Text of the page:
Amazon sues fake reviewers

AmazonAmazon has sued more than 1,000 people for posting fake “five star” reviews on its US site.

The online retailer said its brand reputation was being tarnished by “false, misleading and inauthentic” reviews.

Amazon claims the 1,114 defendants it is suing touted their false review service for as little as $5 on the website Fiverr, an online platform for buying and selling minor tasks.

Many of the fake reviewers, had requested review wordings from sellers and had used multiple accounts and IP addresses – numeric codes that identify a device in a network – to avoid being caught.

The e-commerce company started its campaign against the alleged fake reviewers by hiring some of the Fiverr members.

In its complaint to a court in Seattle, Amazon said that only a small minority of sellers and manufacturers attempted to gain unfair competitive advantages by creating false, misleading, and inauthentic customer reviews for their products on Amazon.com.”

It added: “While small in number, these reviews threaten to undermine the trust that customers, and the vast majority of sellers and manufacturers, place in Amazon, thereby tarnishing Amazon’s brand.”

“Amazon is bringing this action to protect its customers from this misconduct, by stopping defendants and uprooting the ecosystem in which they participate,” court papers said.

Amazon said there had been misleading five-star reviews and comments about products, such as: “This has lit up my life” about a USB cable. A bogus comment said: “Definitely buying more … I was impressed with how bright the lights on the cable are,” while another reviewer gave a product top marks and added the comment: “Cool charger.”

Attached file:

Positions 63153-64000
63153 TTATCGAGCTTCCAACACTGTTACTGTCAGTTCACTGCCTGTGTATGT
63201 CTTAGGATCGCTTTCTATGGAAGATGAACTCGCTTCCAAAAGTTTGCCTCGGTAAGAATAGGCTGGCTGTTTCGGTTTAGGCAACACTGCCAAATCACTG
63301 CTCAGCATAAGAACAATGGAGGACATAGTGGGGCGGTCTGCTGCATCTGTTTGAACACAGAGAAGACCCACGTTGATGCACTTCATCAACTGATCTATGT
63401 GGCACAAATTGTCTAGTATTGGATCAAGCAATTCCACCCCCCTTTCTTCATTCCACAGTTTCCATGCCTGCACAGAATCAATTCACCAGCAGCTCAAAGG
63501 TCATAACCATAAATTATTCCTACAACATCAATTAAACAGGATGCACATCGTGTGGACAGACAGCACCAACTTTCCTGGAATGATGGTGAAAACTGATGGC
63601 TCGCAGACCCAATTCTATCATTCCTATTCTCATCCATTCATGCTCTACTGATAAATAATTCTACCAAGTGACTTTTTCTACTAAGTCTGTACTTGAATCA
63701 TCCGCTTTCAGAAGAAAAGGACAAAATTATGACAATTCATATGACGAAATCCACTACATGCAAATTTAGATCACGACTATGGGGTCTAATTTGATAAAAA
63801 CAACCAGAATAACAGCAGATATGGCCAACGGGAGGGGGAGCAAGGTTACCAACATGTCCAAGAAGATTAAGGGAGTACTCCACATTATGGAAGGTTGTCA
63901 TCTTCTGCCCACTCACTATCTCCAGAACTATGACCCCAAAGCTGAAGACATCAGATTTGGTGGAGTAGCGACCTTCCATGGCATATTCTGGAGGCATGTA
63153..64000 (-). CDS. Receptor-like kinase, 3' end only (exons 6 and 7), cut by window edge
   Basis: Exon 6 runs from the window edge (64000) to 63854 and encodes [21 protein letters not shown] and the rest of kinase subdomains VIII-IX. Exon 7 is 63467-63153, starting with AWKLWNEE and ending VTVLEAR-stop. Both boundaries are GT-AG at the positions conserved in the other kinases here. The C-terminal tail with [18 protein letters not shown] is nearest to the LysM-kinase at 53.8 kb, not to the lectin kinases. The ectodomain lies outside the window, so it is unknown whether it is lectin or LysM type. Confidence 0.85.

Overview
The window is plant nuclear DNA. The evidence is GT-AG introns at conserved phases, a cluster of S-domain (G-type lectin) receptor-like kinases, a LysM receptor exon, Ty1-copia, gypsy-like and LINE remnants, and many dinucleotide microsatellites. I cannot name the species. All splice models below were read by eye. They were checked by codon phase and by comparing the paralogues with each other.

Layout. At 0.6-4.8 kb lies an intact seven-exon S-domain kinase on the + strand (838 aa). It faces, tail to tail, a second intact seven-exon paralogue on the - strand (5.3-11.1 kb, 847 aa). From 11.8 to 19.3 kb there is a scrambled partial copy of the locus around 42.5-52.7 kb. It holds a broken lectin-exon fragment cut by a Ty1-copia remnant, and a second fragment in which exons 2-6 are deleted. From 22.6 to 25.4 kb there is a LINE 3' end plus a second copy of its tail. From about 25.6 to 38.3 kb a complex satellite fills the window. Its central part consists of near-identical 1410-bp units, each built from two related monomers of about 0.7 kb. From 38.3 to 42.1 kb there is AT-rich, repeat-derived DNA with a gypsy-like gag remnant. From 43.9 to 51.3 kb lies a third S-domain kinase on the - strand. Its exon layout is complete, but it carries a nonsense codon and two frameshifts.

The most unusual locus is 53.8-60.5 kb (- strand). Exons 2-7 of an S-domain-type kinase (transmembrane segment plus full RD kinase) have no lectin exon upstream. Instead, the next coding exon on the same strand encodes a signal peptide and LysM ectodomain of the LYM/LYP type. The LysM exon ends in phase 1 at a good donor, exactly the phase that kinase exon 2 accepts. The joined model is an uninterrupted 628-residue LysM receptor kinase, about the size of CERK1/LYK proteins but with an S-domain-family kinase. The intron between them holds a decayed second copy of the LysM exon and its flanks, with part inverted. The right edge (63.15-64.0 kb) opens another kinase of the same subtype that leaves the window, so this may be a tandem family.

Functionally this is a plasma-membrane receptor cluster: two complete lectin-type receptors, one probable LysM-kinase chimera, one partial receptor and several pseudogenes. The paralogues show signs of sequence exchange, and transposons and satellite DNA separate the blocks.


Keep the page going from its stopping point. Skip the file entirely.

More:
Fiverr said it had worked closely with Amazon to remove services that violate our terms of use, and respond promptly to any reports of inappropriate content.

Amazon is also using algorithmic filtering to tackle the issue of fake product reviews and inflated star ratings, it was revealed earlier this year. According to

Amazon, the artificial intelligence will bring more accurate reviews to the top, using them to create a star rating.

Curiously though Amazon has not worked out a way of tackling one-star review campaigns which are conducted against an author by political groups or religious cults. The cult floods a book review site with one star reviews to try and take the book out of the market. Amazon has received complaints about this particular sort of attack and refused to do anything.